The Undeniable Case for a COI into the Tumbi Landslide & ExxonMobil’s Quarry
The Tumbi Landslide is one of PNG’s worst ever landslide disasters and is believed to have claimed up to 60 lives.
The short but succinct report highlights disturbing concerns ISCI considers to be important enough to warrant a Commission of Inquiry into the landslide.
And I agree.
ISCI identifies four key areas needing to be investigated:
- The cause of the landslide;
- Government oversight of safety at the LNG project;
- The response of the National Disaster Centre to the landslide; and,
- Allegations of impropriety and collusion on the part of ExxonMobil via their subsidiary Esso Highlands Limited.
Commission of Inquiries vary in terms of objectives, but generally speaking, their roles are to collect information – coupled with expert opinion – and resolve conflict with the underlying theme of restoring public confidence.
When an inquiry is launched to determine facts in retrospect – most often used for accidents or tragedies – it is widely viewed that the purpose or focus of a Commission should not be the determination of individual blame, but rather, the purpose or focus should be on what information is needed to educate the public and provide context to justify the impending recommendations.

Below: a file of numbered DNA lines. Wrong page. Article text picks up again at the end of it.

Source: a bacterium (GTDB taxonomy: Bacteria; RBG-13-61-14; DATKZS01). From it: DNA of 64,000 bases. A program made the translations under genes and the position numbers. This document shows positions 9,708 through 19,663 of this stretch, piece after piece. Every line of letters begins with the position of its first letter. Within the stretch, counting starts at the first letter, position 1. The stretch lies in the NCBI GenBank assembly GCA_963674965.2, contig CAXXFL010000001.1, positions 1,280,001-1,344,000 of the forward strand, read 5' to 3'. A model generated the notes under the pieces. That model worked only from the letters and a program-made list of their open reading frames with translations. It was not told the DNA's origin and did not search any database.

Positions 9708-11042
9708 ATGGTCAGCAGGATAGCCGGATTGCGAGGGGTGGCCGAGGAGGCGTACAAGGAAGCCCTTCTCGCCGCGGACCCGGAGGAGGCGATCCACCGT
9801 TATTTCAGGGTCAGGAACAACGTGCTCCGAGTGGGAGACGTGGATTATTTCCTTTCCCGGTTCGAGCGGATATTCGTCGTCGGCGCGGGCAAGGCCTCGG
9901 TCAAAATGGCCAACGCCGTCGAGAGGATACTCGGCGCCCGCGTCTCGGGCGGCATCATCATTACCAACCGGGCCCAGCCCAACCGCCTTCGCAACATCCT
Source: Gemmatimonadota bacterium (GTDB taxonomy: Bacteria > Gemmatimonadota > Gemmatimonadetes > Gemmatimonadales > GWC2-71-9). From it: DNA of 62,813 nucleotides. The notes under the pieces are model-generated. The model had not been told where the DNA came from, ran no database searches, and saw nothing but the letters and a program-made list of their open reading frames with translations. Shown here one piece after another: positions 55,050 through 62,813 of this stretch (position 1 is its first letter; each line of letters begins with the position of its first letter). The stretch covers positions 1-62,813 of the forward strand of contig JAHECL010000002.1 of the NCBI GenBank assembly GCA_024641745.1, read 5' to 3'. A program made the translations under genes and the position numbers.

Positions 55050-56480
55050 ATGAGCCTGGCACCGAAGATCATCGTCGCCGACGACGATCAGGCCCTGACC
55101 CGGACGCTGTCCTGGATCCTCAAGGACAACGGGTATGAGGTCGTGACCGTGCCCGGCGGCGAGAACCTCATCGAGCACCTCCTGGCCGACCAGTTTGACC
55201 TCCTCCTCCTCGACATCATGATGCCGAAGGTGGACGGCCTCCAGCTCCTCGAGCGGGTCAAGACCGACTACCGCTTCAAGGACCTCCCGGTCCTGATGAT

And it is precisely this key issue – the wholesome collection and dissemination of information by an independent inquiry – which has clearly not occurred, and it is obvious that this has caused considerable hurt and resentment amongst our citizens in the communities affected.
There is no doubt in my mind that the Tumbi Landslide is a tragedy. The loss of up to 60 lives quantifies that.
However, it is important to make the point that this is not just a tragedy in the middle of New Guinea’s forests devoid of any human interaction.
No – this was a tragedy which happened within the vicinity of ExxonMobil’s operations; and within a stone’s throw from a quarry utilized for a period of two years by the PNG LNG project developer.
If there is a cause-effect relationship here, it has to be proven – but the association between ExxonMobil and the Tumbi Landslide is clear.